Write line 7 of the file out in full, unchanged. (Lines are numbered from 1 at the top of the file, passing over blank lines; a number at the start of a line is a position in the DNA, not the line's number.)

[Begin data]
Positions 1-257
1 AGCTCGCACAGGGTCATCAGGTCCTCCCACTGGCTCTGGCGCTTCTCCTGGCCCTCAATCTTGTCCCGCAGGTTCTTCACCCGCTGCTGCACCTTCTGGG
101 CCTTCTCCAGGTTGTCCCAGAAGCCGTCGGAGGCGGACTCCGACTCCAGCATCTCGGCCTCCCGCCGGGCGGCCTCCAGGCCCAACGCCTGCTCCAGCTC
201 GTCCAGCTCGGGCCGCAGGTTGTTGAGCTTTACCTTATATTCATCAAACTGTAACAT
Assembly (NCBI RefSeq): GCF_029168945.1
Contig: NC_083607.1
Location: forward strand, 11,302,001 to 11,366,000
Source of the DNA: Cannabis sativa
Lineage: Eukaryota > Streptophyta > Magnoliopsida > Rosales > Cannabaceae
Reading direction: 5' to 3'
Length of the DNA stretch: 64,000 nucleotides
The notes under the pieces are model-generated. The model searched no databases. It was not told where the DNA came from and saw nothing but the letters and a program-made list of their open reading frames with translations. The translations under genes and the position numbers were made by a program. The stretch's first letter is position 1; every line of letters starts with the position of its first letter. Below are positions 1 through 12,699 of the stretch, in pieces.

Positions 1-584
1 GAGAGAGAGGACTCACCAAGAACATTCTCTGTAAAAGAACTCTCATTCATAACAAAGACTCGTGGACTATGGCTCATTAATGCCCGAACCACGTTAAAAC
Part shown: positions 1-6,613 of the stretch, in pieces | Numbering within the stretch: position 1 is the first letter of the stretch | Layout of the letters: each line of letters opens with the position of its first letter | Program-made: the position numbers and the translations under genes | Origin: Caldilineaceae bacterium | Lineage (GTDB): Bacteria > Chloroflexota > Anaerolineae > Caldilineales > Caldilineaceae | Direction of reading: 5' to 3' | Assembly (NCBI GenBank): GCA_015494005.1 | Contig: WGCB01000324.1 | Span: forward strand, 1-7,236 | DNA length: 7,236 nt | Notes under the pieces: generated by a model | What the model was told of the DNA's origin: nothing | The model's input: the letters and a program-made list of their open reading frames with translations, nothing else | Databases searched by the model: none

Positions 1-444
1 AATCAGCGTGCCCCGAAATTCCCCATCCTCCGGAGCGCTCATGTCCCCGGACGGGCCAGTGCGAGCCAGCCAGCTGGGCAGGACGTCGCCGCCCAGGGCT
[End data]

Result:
Location: forward strand, 11,302,001 to 11,366,000